Conservatives should pare down the several pending Big Tech reform bills into one or two pieces of legislation that can garner broad support if/when Republicans win control of Congress.
That’s according to American Principles Project (APP) Policy and Government Affairs Director Jon Schweppe, who spoke yesterday during a Media Research Center Big Tech briefing to congressional staffers.
“There are a lot of ways to skin the cat,” said Schweppe, who was speaking at the Conservative Partnership Institute on Capitol Hill. “We’ve got to make sure we do it the right way. We’re only going to get one or two bites at this apple.”
APP has said Big Tech reform legislation must require Facebook and Twitter to unconditionally allow former President Donald Trump on their platforms, prevent tech companies from interfering in future elections, and require platforms to greenlight conservative advocacy of political positions that “depart from politically correct orthodoxy,” according to a policy blueprint APP released in July.
“The one that everyone’s running into right now – we’ve all seen it – you cannot say on Twitter that Lia Thomas is a dude,” Schweppe said.
He was referencing a transgender swimmer who won the NCAA Division I women’s 500-yard freestyle.
Rep. Greg Steube’s (R-FL) Curbing Abuse and Saving Expression in Technology (CASE-IT) Act is the active bill most aligned with APP’s framework, Schweppe said.
The bill would strip market-dominant Big Tech companies’ unconditional immunity from civil liability, providing legal immunity only if these companies moderate content in line with the First Amendment, the APP noted in a positive vote recommendation for the legislation.
The CASE-IT Act would also give Americans a private right to legal action to ensure Big Tech companies don’t censor speech protected under the First Amendment in the public square. Additionally, the bill would preclude liability from being extended to companies that allow illicit sexual contact between adults and minors or that contribute to illegal online content, according to APP.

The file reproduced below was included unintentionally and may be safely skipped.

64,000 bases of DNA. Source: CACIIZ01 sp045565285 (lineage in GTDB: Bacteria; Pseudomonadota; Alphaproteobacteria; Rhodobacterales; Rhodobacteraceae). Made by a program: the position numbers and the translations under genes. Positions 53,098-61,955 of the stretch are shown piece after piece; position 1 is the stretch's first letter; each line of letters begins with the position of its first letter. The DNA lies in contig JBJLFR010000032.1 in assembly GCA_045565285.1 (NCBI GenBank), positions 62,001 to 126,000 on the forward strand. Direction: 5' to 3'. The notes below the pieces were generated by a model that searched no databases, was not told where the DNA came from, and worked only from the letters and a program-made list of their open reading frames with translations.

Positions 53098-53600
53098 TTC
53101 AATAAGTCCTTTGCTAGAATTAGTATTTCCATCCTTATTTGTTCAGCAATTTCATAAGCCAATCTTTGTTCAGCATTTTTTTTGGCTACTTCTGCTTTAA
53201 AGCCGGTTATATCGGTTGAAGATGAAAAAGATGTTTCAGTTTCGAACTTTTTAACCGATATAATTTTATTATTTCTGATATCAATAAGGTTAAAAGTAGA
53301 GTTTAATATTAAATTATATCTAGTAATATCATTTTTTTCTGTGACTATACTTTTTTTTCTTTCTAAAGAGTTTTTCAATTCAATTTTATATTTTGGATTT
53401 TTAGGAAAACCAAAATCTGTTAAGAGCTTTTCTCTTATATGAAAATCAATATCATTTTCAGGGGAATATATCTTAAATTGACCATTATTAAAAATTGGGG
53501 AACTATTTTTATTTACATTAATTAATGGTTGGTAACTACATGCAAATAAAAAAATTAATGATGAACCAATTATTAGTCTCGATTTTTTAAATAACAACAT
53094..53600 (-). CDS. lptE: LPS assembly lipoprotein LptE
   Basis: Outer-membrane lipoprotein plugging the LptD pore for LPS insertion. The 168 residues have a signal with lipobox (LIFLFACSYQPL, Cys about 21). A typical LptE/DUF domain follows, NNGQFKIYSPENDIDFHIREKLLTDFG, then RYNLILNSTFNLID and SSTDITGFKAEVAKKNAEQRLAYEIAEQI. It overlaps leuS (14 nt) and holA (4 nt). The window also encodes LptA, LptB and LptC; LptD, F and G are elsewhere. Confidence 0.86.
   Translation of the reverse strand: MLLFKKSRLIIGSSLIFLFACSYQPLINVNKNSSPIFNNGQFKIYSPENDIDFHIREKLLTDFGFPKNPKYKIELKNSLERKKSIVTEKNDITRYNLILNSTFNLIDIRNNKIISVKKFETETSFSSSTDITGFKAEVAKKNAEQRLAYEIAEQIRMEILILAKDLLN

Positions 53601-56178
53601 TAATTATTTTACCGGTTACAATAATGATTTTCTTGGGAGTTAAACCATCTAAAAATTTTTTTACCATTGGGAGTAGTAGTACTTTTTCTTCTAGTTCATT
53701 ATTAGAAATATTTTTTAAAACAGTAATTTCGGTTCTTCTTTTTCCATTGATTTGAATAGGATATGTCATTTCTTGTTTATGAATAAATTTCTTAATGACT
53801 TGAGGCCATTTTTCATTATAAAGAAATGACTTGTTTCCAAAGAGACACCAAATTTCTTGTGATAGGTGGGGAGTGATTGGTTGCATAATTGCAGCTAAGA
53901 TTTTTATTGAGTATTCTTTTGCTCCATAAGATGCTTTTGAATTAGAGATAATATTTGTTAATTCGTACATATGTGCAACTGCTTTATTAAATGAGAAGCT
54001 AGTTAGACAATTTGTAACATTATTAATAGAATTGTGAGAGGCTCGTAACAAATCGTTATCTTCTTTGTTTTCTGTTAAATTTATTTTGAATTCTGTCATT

As platforms apparently permit illicit content to fester, Big Tech censorship continues to take many forms, MRC staff writer/researcher/video editor Tierin-Rose Mandelburg explained during the MRC Capitol Hill event.
Deleted content, fact-checks, restrictions on accounts, content filters, suspension and bans are a few of the tactics Big Tech uses to suppress speech, Mandelburg said.
“Big Tech censorship is the left’s newest and most aggressive weapon,” she said. “It’s extremely biased, and it interferes with what information we are and are not granted access to.”
Mandelburg invited people who have been censored to share stories of their censorship using the CensorTrack contact form.
CensorTrack is an MRC database that tracks instances of censorship across social media. Since its creation in March 2020, the database has cataloged over 3,500 total instances.
“When someone gets censored, it’s not just that individual or that entity,” MRC Free Speech Managing Editor Michael Morris said during the event. “It’s anyone that wants to have a conversation or communication with that post, or with that individual’s speech.”
Conservatives are under attack. Contact your representatives and demand they hold Big Tech to account to mirror the First Amendment.